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Friday January 3, 2014 MYT 10:00:02 PM
Friday January 3, 2014 MYT 10:02:26 PM
by andrew torchia
Turkey's Prime Minister Tayyip Erdogan arrives at the cabinet meeting in Ankara December 30, 2013. REUTERS/Umit Bektas
ISTANBUL (Reuters) - When a senior Turkish businessman publicly criticised the central bank this week for failing to stabilise the tumbling lira currency, he was taking aim at a pillar of support for the government: its reputation for strong economic management.
Monetary policy "is causing losses to companies which made transactions trusting in the central bank", complained Mehmet Buyukeksi, head of the Turkish Exporters Assembly, an umbrella group for about 52,000 companies.
Appointed with the approval of Prime Minister Tayyip Erdogan, central bank governor Erdem Basci has pursued a low-interest policy closely associated with the ruling AK Party's drive to build Turkey up as an industrial power.
So Buyukeksi's criticism was ominous - a sign that Turks, whose real incomes have risen almost 50 percent under 11 years of AK Party government, may be starting to lose faith in the way it runs the economy.
The lira's slide to record lows is saddling companies with higher payments on foreign loans that they took out during the good years. A construction boom, which the government fostered to stimulate economic growth, now looks less impressive after a corruption scandal erupted last month involving state projects.
The scandal, which has led to the resignations of three ministers whose sons were among dozens of people detained, makes it harder for the government to claim global trends, not its own officials, are causing Turkey's economic problems.
More than its Islamist ideology, the AK Party has relied on its economic record to keep the support of many Turks. The sudden worsening of the economy is therefore pushing Turkey into its greatest period of political instability in a decade - just before local and national elections due in 2014 and 2015.
"In Turkey's political environment, a strong economic performance is essential to ensure the acceptance of the government," said Emre Erdogan, founder of Istanbul's Infakto Research Workshop, which studies public opinion.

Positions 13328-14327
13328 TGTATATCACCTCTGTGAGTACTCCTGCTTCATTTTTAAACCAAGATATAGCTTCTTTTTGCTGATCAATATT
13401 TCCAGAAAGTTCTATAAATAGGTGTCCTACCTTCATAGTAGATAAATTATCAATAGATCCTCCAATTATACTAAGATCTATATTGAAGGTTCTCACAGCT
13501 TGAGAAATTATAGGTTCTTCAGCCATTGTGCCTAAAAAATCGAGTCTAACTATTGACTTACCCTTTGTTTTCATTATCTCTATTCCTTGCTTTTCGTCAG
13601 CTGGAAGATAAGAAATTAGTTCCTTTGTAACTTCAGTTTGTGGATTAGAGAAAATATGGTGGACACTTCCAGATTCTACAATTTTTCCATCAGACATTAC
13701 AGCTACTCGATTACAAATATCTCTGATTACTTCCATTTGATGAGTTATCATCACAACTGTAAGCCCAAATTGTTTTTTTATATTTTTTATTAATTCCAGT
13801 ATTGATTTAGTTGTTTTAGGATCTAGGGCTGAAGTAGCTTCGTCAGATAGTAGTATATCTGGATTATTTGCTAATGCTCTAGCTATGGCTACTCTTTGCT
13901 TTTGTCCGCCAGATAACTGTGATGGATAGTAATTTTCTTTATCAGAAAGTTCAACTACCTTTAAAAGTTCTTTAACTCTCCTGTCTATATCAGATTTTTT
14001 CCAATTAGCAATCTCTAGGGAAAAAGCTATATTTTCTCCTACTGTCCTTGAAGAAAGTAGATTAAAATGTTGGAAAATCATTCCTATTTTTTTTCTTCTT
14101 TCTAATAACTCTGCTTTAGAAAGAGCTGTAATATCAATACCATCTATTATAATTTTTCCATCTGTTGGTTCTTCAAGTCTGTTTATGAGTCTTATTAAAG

"As it becomes more difficult for the government to demonstrate this, things start to get more unstable and unpredictable," said Erdogan, who is unrelated to the premier.
A collapse of real investment in the Turkish economy - of the kind which hit nearby Arab economies after their political upheavals in 2011 - does not appear to be on the cards.
Even as the lira slid 17 percent against the U.S. dollar last year, interest in Turkish companies stayed strong; mergers and acquisitions with Turkish targets totalled $15.7 billion in 2013, down 9 percent from its high level in 2012 but up 66 percent from 2011, Thomson Reuters data shows.
The central bank's net foreign exchange reserves of roughly $40 billion are dwarfed by Turkey's external financing needs this year, which Barclays estimates at $217 billion: $164 billion in maturing debt plus a $53 billion trade and services gap.
But the external financing can be managed, at a price, as long as Turkish borrowers retain access to international capital markets. So far they have shown no sign of losing it.
Turkish banks, which account for almost two-thirds of this year's maturing foreign debt, have continued to announce plans for big foreign currency bond issues since the corruption scandal broke; last week Akbank set up a $3 billion global medium-term note programme.